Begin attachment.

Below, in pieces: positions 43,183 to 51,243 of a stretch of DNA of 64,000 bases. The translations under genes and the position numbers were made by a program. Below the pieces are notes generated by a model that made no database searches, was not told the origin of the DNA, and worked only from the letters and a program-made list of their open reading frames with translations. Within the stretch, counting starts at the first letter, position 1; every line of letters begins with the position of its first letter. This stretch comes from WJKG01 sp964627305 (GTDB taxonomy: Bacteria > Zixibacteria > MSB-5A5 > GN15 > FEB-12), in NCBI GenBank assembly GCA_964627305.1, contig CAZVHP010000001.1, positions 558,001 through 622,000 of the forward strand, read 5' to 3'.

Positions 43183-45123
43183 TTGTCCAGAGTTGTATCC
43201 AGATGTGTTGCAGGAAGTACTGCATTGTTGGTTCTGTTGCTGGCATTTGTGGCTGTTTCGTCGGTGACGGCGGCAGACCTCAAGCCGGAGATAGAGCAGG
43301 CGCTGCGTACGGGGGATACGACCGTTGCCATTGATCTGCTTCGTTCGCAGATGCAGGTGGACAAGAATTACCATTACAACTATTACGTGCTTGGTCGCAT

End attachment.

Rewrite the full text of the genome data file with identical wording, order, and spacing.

Below, in pieces: positions 43,183 to 51,243 of a stretch of DNA of 64,000 bases. The translations under genes and the position numbers were made by a program. Below the pieces are notes generated by a model that made no database searches, was not told the origin of the DNA, and worked only from the letters and a program-made list of their open reading frames with translations. Within the stretch, counting starts at the first letter, position 1; every line of letters begins with the position of its first letter. This stretch comes from WJKG01 sp964627305 (GTDB taxonomy: Bacteria > Zixibacteria > MSB-5A5 > GN15 > FEB-12), in NCBI GenBank assembly GCA_964627305.1, contig CAZVHP010000001.1, positions 558,001 through 622,000 of the forward strand, read 5' to 3'.

Positions 43183-45123
43183 TTGTCCAGAGTTGTATCC
43201 AGATGTGTTGCAGGAAGTACTGCATTGTTGGTTCTGTTGCTGGCATTTGTGGCTGTTTCGTCGGTGACGGCGGCAGACCTCAAGCCGGAGATAGAGCAGG
43301 CGCTGCGTACGGGGGATACGACCGTTGCCATTGATCTGCTTCGTTCGCAGATGCAGGTGGACAAGAATTACCATTACAACTATTACGTGCTTGGTCGCAT